Much has been said (especially since my recent photo postings) about Super Bowls I-IV.  They are fantastic subjects for debate, individually or collectively.  Great players, hall of fame coaches, big plays and ultimately, a 2-2 record between the leagues.

Not nearly as much is said about the world championship games that would have been played if the two leagues had arranged postseason contests beginning in 1960.  1960 Oilers vs. Eagles?  1963 Chargers vs. Bears?  Which AFL team would have been the first to knock off an NFL champion?  Or was the AFL simply not up to the NFL standard early on, as so many NFL enthusiasts like to shout from the rooftops?

Over the next several days we will run through the AFL-NFL Championships that never were, or as I am calling them, the Pre-Super Bowls.  I will post the vital stats, and you all provide the commentary.  Let’s see who most people think would be the first AFL team to be crowned, “World Champions.”

The last in this series of stories, Pre-Super Bowl VI pits the 1965 Buffalo Bills against the Green Bay Packers.

1965 Green Bay Packers – (10-3-1)

The Packers’ roster changed a bit during their brief hiatus from NFL championships.  Still, their re-tooling mostly added new strength at old positions.  Starr, Hornung and Taylor, a bit more long in the tooth, still made up the Packers HoF backfield, and were complimented by the receiving corps of Carroll Dale, Boyd Dowler and Marv Fleming.  The offense was not as dominating as it had been, ranking eighth in the NFL in points and 12th in yards gained.  What they lacked in points scored, the Green Bay defense made up for in points allowed.  Now with six future HoF on the defensive side of the ball, and no slouches amongst the others, the Packers led the NFL in fewest points allowed, and ranked third in yards allowed.  The pass rush consisted of Willie Davis, Ron Kostelnik, Henry Jordan and Lionel Aldridge.  You would be hard-pressed to find a better linebacking unit than Dave Robinson, Ray Nitschke and Lee Roy Caffey, and Herb Adderly, Bob Jeter, Willie Wood and Tom Brown started in the backfield.  Green Bay was +24 in turnover differential, and allowed opponents an average of just 16 points-per-game.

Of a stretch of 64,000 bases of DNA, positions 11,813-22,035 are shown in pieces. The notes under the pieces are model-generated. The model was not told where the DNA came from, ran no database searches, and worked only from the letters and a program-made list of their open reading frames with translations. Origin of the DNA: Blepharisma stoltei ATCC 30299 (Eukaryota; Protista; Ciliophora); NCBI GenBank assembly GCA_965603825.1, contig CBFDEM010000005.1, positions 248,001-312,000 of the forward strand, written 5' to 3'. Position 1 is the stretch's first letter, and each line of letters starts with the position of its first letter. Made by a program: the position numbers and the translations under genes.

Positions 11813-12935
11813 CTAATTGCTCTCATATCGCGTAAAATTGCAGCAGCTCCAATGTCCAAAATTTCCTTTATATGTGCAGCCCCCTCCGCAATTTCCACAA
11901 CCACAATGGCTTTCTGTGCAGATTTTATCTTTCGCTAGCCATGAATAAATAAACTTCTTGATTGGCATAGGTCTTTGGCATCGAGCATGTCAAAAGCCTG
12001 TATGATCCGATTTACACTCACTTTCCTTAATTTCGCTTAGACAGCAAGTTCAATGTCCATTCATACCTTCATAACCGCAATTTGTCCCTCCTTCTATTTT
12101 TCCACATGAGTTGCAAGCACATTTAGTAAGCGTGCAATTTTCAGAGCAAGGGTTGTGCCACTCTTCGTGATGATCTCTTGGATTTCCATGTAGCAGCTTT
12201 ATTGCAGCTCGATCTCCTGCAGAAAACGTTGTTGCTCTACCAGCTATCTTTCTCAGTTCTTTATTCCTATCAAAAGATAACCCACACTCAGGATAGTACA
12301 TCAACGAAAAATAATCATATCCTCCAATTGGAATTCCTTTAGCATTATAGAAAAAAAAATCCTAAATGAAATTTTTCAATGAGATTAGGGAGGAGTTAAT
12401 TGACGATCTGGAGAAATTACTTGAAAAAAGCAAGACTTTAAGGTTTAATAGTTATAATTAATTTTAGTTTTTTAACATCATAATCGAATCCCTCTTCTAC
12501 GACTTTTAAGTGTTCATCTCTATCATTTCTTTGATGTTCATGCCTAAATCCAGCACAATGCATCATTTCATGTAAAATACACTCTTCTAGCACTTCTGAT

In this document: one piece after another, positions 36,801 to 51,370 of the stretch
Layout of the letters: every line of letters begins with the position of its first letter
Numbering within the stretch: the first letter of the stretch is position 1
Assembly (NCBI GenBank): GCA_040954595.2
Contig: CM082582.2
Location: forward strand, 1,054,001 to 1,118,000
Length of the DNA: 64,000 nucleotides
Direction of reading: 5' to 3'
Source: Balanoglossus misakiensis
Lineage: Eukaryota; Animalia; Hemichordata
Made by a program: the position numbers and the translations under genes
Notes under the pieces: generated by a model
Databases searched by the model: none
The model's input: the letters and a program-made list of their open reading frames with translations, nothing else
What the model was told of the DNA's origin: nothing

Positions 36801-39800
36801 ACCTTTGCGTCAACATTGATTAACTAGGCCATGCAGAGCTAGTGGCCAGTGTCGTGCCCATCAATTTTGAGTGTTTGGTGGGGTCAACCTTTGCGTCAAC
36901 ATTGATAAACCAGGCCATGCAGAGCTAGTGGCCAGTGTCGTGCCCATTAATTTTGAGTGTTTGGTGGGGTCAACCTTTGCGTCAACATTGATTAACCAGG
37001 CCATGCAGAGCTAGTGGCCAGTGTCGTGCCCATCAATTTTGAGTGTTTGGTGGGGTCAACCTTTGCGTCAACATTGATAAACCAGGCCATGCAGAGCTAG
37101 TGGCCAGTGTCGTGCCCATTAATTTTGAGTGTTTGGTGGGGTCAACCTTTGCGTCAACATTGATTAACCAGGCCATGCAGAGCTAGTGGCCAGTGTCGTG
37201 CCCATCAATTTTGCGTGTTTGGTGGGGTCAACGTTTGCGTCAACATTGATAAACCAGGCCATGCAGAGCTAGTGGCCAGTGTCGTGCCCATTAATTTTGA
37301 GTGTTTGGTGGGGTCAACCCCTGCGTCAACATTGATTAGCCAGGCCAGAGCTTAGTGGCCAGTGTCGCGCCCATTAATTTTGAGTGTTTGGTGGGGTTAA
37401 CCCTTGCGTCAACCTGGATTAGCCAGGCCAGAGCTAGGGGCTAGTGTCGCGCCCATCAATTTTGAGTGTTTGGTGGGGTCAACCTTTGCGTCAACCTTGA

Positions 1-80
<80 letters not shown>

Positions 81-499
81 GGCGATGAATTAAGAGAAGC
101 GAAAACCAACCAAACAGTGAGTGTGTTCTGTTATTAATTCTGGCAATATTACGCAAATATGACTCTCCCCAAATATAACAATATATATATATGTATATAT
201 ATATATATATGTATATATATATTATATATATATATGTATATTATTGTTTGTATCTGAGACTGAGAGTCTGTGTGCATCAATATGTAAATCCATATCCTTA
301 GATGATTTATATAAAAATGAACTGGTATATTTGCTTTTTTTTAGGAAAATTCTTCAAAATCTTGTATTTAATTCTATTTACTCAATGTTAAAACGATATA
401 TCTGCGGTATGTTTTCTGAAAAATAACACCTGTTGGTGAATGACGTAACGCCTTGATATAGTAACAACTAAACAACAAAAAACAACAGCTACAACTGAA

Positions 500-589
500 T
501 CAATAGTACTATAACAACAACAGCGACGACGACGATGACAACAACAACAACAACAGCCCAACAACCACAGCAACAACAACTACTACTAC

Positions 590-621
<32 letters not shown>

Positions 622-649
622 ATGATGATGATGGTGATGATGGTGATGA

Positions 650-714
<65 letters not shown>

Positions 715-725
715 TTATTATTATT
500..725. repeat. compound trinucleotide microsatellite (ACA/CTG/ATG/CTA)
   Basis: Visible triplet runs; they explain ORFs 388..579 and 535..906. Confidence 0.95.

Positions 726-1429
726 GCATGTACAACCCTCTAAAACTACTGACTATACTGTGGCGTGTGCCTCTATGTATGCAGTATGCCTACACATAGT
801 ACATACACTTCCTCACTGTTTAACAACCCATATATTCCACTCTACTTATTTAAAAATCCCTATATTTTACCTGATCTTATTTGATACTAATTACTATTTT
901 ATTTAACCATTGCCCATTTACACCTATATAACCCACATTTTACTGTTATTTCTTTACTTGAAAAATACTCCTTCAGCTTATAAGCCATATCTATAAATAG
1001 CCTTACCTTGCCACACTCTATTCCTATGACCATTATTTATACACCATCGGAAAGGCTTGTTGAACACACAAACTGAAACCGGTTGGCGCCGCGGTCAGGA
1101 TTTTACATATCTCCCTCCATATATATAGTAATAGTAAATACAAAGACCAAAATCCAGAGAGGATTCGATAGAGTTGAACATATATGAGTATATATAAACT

1965 Buffalo Bills – (10-3-1)

Buffalo was again strong in 1965, despite some important changes in their offensive lineup.  Gone was the enigmatic Cookie Gilchrist, replaced by 1963 AFL Rookie of the Year, Billy Joe.  The receiving corps of Elbert Dubenion, Glenn Bass and Ernie Warlick was not intact in ’65, and was replced mostly by Bo Roberson, Ed Rutkowski and Paul Costa.  The Bills were still blessed with Jack Kemp (and still with the league’s greatest backup, Daryle Lamonica, waiting in the wings), and despite the upheaval, Buffalo averaged 22.4 points-per-game.  There was very little change to the defense between 1964 & 1965 – in fact the lone change was replacing Gene Sykes with Hagood Clarke in the secondary.   As expected, Buffalo had a smothering defense again in 1965, and ranked #1 in points allowed (16.1)

I don’t think this game would have been as exciting as the year previous.  Green Bay had an incredible defense that I don’t think Buffalo would have been able to conquer.  There were just too many horses in Lombardi’s stable.  The Bills defense might have fared pretty well with the Packers offense, but I don’t see it being enough.